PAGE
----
We get to see a little bit more of Hughie's Scottish background, his hometown in Scotland, his childhood friends, his family. We also get to see some of his personal struggles. A really good storyline.
The artwork was jaw dropping. The Scottish landscape is amazing and we really get a feel of being there.
Michael Hitchcock
Jun 20, 2016 Michael Hitchcock rated it liked it
This review has been hidden because it contains spoilers. To view it, click here.
May 16, 2017 Octavi rated it really liked it
Pues me ha gustado este interludio.
Feb 17, 2017 Jenny rated it it was ok
2.5 stars. Good to get background on Hughie, move the Hughie/Annie relationship issue around, but I look forward to getting back to the main stories in the next volume (hopefully)...
Mikael Kuoppala
Nov 26, 2012 Mikael Kuoppala rated it really liked it
"The Boys" is a peculiarly uneven series both in tone and quality. At times it reads like a superhero comic parody, at times like a nihilistic tale of hate and violence, at times like a clever political allegory. Recently, the saga has gotten more serious and ambitious in its storytelling, delving into the grey, morally ambiguous shades of its characters. In "Highland Laddie" Garth Ennis takes a break after the dramatic events of the previous volume and gives us a calm character story about Hugh ...more
Sep 23, 2011 Mike rated it it was amazing
Shelves: creator-owned
I find it fascinating how Ennis can take some seemingly mundane, everyday situations and infuse them with such energy, bizarre and vivid storytelling. The characters are so real and fleshed out, just by virtue of the detailed stories they tell each other, and they're like people I instantly know (and at the same time have many secrets and layers yet to reveal).

Then Ennis adds to the mix a few details of weird, hard, mean people/situations and just let's them slowly find their way to our main cha
Gayle Francis Moffet
Jun 22, 2013 Gayle Francis Moffet rated it really liked it
Shelves: comics, 2013, july-2013
A great carry-over from the previous arc. This arc was originally published as a standalone mini, and I appreciate Dynamite packaging it as simply part of the arc so you know where it fits in and can't miss it.

The great thing about this mini is that we finally get Hughie's full backstory, not in flashback, but in him visiting back home as he tries to figure out if he really wants to be part of the boys. I like where Hughie comes from, and I like that he's clearly not in love with it. His friend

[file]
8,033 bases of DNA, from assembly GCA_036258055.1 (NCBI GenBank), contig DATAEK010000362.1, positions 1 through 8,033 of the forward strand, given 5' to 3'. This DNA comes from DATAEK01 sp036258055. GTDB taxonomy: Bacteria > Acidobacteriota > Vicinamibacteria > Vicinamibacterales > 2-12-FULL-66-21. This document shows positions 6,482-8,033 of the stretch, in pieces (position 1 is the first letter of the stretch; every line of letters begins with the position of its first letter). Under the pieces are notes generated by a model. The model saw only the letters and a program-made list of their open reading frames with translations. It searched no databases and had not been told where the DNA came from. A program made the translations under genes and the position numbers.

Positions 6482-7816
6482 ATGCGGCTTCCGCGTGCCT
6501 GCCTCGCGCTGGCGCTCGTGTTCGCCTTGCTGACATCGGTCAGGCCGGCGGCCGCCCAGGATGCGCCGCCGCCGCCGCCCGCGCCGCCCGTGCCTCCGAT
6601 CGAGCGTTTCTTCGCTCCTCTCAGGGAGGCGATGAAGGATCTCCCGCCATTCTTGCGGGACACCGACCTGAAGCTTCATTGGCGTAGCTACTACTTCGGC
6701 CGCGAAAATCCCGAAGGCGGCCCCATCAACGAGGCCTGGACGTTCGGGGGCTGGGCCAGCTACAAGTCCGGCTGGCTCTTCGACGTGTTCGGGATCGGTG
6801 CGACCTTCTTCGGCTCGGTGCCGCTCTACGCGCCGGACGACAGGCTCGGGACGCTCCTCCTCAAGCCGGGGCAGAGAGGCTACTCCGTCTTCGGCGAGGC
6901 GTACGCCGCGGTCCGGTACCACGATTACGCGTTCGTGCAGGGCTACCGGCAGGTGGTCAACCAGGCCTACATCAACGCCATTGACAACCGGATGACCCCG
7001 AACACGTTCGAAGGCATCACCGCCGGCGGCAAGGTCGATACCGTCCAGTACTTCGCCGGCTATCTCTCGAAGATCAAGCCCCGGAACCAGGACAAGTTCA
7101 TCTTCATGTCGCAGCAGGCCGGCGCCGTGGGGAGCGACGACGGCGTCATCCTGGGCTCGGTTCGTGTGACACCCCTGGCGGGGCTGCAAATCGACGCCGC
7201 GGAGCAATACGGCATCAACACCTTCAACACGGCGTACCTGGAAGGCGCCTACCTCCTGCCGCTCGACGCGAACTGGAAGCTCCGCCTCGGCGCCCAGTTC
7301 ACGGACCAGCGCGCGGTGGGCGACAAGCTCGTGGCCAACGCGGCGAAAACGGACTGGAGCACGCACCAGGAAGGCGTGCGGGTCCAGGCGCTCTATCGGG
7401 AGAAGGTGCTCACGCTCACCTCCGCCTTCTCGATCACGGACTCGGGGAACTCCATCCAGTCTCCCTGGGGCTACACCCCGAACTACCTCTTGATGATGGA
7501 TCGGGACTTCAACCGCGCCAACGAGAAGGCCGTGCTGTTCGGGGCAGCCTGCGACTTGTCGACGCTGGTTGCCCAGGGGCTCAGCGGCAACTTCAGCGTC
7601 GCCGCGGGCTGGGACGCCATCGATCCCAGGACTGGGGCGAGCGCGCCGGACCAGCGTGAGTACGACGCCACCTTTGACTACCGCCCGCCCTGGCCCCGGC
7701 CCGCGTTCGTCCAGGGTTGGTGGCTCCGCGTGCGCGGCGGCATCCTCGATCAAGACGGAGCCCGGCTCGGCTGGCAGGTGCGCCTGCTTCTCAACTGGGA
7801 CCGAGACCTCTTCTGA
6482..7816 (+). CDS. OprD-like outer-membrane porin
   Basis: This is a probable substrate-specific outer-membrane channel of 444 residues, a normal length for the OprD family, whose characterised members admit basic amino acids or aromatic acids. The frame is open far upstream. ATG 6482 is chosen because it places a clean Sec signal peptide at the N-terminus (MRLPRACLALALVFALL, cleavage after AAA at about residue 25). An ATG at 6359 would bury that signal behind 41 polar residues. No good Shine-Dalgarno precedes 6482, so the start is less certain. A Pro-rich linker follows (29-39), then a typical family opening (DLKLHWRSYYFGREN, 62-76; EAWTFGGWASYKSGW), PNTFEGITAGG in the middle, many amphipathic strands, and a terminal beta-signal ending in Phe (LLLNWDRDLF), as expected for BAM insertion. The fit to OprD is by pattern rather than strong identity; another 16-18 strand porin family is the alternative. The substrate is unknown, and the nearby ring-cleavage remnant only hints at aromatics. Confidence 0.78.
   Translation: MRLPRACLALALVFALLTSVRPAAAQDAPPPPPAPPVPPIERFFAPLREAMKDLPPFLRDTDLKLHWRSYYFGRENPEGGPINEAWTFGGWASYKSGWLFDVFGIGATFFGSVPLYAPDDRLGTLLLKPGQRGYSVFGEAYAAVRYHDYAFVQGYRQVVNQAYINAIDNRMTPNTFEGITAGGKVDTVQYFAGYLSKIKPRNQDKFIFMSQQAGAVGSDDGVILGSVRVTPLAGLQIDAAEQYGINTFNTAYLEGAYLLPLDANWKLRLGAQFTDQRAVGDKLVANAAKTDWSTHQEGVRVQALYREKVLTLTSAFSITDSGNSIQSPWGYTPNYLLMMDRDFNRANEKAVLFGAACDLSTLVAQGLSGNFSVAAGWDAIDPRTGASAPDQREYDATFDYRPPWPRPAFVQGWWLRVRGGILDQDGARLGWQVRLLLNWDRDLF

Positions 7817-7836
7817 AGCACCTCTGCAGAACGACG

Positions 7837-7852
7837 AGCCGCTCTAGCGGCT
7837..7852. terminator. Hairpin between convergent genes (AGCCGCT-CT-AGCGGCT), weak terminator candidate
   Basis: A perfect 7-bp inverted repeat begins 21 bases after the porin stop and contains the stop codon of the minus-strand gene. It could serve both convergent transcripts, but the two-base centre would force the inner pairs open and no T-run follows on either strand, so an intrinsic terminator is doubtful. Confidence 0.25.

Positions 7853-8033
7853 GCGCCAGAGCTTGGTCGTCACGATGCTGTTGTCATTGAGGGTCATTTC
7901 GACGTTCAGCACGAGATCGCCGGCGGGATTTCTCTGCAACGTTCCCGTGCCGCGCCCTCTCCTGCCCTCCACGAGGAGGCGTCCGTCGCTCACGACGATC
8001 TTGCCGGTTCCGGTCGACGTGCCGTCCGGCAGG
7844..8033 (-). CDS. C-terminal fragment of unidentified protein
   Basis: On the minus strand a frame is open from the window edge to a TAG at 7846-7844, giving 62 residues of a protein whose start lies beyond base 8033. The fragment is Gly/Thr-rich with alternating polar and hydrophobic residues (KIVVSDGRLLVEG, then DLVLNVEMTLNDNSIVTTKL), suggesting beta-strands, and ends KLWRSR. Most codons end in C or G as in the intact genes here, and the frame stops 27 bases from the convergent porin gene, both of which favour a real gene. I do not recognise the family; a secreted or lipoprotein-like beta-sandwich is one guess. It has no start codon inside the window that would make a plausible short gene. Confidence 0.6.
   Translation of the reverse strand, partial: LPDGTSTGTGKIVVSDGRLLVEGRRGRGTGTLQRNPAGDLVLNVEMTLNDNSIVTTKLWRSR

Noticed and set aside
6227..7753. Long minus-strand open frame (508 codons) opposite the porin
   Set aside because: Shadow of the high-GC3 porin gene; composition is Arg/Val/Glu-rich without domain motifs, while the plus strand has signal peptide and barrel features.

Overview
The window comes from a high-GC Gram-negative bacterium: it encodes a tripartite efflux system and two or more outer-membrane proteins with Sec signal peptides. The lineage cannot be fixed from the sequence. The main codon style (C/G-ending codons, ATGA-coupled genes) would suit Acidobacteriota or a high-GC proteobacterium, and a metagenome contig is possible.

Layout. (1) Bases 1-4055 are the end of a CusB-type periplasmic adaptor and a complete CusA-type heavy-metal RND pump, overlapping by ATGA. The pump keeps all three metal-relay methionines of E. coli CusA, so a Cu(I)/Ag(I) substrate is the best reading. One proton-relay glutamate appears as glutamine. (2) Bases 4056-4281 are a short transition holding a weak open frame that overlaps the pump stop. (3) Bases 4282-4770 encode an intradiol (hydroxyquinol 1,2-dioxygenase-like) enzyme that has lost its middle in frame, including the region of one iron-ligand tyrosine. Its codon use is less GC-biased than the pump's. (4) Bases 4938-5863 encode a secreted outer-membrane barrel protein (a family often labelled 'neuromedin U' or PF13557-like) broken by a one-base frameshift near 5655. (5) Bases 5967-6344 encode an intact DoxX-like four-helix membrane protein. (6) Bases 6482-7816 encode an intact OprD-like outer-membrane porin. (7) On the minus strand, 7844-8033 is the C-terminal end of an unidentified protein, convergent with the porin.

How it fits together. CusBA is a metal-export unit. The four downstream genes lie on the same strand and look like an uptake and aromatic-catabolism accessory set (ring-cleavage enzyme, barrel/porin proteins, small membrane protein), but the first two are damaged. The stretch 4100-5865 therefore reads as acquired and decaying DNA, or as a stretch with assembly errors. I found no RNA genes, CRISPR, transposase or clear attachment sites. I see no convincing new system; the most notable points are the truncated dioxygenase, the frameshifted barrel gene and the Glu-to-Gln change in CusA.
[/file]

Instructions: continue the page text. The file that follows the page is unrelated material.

Deborah Ideiosepius
Dec 29, 2011 Deborah Ideiosepius rated it it was ok
recently I have felt that Garth is spinning the boys out way too much. I have heard that said about #8 as well but I thought it was pretty good, the multiple story lines kept the whole book swinging along and it reads well on second and third re-readings (which is emphatically not the case for some of the others).

The characters are surprising and arresting: Garth does charcters well and in this volume I think he was getting interested in the characters he was writing again. It seemed pretty dam
***Dave Hill
Jul 24, 2011 ***Dave Hill rated it really liked it
Shelves: illustrated
While collected under the "The Boys" series, this book was actually a 6-part parallel mini-series, dealing with Wee Hughie's crisis of conscience and return to his Scottish home town. Typical Garth Ennis dark hilarity ensues regarding how things have changed back home, and when one of the parts of his life he was fleeing catches up with him, Hughie has to decide if he will ever return to the Boys.

It's a quieter tale than most of the Boys' outings, with very little of the title's over-the-top vio
Stephen Theaker
Feb 24, 2012 Stephen Theaker rated it liked it
You generally know in the broadest terms what you’re going to get with Garth Ennis — violence, outrage and sentiment — and yet he never fails to surprise. The Boys, Vol. 8: Highland Laddie (Titan, pb, c.144pp), by Ennis, John McCrea and Keith Burns collects a six-issue miniseries following Simon Pegg lookalike Wee Hughie back home to his home town of Auchterladle. Little Wee Hughie was quite the Nancy Drew. A friend from New York follows him there for a chat, and he makes the acquaintance of a s ...more
Sean Chick
The hero going home or going to a place to find himself is an Ennis staple that has usually worked. So why not here? It is the bad dialogue, dull situations, lack of focus, and annoying humor. The main thing is the story tells you nothing about Hughie that you did not already know. Starlight/Annie has a chance to really shine, and the better parts belong to her for sure. But even then something held back. Whole thing reads like a half-baked side story rushed into print before it was fully formed ...more
Aug 15, 2015 Jason rated it did not like it
Shelves: read-in-2016
What utter crap. I've read a lot of The boys series and they have been top notch, fantastic plot, stunning illustrations, violent and sexy. This volume though, apart from being pointless and bringing nothing new to the story, the writing was poor and it looks like the illustrations were done by kids, Hughie looks completely different, I'm sure the Butcher appears briefly but I can't be sure as he looks completely different.